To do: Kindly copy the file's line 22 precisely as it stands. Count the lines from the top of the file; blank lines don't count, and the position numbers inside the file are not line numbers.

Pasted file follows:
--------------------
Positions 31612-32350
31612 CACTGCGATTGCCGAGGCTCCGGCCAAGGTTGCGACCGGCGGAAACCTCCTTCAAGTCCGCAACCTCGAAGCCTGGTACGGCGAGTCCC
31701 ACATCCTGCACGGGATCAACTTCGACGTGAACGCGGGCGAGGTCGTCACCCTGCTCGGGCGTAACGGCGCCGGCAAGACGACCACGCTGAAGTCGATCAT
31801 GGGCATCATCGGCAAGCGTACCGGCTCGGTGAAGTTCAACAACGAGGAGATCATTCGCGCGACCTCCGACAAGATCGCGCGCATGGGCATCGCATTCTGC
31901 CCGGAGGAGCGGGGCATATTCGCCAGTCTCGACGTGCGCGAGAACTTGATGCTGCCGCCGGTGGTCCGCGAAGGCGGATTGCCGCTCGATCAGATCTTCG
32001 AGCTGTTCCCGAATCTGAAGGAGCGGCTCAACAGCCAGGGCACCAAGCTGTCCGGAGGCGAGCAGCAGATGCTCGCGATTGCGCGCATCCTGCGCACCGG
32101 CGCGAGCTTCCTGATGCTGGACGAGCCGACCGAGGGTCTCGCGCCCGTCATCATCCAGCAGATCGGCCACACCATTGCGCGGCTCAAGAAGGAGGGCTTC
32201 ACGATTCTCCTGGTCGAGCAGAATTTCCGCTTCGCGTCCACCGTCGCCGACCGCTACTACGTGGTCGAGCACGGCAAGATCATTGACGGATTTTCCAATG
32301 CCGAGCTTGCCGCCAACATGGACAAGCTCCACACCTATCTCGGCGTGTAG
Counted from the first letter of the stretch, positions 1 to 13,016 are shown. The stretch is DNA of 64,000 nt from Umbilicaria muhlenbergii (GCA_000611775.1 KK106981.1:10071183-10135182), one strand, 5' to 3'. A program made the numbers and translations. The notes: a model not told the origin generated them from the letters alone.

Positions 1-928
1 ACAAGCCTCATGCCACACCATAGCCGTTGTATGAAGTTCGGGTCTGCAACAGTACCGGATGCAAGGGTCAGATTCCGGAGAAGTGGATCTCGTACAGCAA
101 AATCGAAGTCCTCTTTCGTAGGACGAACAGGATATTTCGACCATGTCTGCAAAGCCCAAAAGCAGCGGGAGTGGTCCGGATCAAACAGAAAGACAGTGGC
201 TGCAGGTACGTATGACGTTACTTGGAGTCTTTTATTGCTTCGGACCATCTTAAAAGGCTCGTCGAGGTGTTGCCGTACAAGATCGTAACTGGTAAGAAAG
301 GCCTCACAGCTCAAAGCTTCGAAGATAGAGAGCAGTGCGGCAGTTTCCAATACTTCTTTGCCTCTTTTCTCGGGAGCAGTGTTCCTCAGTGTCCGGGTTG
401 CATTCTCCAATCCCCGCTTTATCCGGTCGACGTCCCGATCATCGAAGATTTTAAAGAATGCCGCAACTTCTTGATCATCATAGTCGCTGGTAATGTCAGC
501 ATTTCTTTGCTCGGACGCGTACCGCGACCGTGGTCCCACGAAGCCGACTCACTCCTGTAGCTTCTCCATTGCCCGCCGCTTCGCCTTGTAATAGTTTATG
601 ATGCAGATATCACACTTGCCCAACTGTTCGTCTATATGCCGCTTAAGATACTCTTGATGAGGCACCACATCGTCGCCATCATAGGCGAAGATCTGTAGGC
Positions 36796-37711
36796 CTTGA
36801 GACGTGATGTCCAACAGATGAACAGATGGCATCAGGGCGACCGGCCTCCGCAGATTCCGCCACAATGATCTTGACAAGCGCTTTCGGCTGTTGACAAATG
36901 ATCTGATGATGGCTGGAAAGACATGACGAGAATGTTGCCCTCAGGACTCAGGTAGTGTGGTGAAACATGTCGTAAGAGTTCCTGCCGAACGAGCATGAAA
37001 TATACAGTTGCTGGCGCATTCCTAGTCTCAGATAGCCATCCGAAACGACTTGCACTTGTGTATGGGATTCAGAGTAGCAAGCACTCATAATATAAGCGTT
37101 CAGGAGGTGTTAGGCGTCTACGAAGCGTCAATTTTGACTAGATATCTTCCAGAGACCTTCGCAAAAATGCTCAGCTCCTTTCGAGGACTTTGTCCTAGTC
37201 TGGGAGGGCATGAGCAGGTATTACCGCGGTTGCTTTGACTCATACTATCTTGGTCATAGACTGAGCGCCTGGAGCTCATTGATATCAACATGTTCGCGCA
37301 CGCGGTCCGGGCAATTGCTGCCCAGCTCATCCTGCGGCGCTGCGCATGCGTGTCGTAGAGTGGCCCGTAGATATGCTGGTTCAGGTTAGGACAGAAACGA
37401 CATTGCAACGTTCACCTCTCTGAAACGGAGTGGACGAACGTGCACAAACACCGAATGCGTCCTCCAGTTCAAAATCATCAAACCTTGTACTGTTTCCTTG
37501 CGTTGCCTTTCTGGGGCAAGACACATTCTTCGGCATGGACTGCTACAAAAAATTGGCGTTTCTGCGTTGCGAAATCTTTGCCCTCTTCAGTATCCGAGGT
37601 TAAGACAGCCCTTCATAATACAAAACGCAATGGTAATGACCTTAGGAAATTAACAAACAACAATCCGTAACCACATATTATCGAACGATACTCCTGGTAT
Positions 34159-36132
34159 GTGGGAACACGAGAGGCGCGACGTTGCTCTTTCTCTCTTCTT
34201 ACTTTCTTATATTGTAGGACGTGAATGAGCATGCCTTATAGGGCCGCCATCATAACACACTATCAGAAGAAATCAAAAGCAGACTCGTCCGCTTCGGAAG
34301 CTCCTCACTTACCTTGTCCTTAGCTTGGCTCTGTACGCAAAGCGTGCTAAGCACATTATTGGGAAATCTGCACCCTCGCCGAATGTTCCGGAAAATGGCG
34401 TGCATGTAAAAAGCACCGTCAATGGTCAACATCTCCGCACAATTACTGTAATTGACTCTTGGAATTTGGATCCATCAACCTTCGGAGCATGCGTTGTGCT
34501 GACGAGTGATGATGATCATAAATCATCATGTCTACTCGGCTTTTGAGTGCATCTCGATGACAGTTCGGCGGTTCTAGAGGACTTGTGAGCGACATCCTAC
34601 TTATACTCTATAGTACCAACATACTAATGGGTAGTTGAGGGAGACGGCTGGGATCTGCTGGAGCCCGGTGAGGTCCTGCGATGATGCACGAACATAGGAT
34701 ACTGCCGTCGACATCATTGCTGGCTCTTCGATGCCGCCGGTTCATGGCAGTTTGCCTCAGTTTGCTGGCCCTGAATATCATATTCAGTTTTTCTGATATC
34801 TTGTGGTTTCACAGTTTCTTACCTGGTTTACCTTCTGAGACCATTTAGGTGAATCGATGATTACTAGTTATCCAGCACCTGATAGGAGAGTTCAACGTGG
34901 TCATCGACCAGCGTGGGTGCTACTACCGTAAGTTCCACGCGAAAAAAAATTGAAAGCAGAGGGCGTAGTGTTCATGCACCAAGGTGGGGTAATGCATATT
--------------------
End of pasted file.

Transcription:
36901 ATCTGATGATGGCTGGAAAGACATGACGAGAATGTTGCCCTCAGGACTCAGGTAGTGTGGTGAAACATGTCGTAAGAGTTCCTGCCGAACGAGCATGAAA